All the excitement over the age of “Big Data” sometimes seems to champion numbers and raw information as the source of world-changing innovations. The thing is, data on its own does nothing. It is the people who take an insight gleaned through data and run with it through all the frustrating hurdles of the innovation process that turn a sound insight into a viable, groundbreaking application.
Innovation success requires hiring and nurturing skilled people who can access and mine data for gems; who can collaborate with others for mutual benefit; and who can muster the spark of energy, the passion, and the fortitude to drive the process from data to insights and invention to a systemic innovation or business model shift that takes hold in affecting a true, breakthrough change. This despite—and often persevering through—the inertia that will likely need to be overcome. Bleeding-edge stuff.
We live in an ever-growing ocean of data. Our networked world is a data-producing machine, and increasingly businesses and governments are recognizing the great potential for groundbreaking innovation stemming this much-championed “Big Data.” Yet, innovations do not on their own bubble out of all this information. How exactly does data drive innovation and what are the tools that enable us to harness that data?
As noted in the previous Data for Good installment, the opportunities afforded through data are unlocked by deep analysis, looking for revelations in unlikely places. This innovation challenge is daunting, but the resources available for insightful data gathering and innovation optimization have never been greater. Data-driven innovation is facilitated through:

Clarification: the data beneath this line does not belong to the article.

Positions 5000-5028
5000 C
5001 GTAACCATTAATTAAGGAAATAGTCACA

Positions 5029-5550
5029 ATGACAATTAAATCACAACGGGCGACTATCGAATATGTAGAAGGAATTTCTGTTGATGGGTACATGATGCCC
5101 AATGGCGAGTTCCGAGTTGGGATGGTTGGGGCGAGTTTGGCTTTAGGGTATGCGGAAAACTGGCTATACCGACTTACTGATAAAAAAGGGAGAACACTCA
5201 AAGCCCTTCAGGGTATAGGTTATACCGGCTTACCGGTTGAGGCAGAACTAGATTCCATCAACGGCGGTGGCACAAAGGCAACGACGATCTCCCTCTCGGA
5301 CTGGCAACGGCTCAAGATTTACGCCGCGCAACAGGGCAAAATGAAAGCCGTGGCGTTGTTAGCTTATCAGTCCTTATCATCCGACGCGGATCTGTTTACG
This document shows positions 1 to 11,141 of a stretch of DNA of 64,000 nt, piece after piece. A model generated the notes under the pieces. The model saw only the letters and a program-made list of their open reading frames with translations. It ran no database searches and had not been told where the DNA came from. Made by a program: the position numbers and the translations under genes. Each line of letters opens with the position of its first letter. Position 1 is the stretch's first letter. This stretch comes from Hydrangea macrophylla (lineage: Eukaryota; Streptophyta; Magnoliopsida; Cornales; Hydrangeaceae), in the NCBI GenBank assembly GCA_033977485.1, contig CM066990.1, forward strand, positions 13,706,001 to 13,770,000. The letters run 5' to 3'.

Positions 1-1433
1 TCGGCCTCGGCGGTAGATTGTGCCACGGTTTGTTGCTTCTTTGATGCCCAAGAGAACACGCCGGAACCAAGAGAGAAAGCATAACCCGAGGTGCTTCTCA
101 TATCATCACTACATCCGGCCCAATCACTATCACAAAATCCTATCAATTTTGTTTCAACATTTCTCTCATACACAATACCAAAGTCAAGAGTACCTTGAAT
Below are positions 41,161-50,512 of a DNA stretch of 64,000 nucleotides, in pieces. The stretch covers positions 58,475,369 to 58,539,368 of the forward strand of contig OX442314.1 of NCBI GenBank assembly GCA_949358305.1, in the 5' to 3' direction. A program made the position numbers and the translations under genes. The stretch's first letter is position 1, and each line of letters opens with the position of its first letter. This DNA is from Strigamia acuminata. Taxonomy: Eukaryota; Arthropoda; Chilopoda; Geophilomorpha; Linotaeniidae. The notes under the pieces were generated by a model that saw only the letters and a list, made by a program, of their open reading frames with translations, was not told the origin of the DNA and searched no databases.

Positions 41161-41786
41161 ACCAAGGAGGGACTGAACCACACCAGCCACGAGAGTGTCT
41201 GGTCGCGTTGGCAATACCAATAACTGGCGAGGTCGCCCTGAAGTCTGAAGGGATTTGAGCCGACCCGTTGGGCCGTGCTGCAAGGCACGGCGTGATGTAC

A massive increase of digital data
The spirit of aviation soared on April 3 as industry leaders met in Washington to discuss their recent successes while placing a spotlight on pervasive headwinds.
The U.S. Chamber of Commerce Foundation held its 13th Annual Aviation Summit at the Walter E. Washington Convention Center, with hundreds of attendees getting the latest from the top executives of major airlines, manufacturers, and industry groups.
On March 4, more than 500 leaders gathered for the U.S. Chamber of Commerce Foundation and United Nations’ International Women’s Day forum held at the United Nations. This annual conference discusses the private sector’s role in economically empowering women around the world. Surprisingly, a new star arose that day: data. Across industries and sectors, speakers agreed on the complex need for data for a variety of reasons: i) to inform decision-makers on the success or failures of past initiatives, ii) to understand the needs for a group as large and diverse as women, and iii) to continue to show that there is a business case for the private sector to engage in women’s economic empowerment.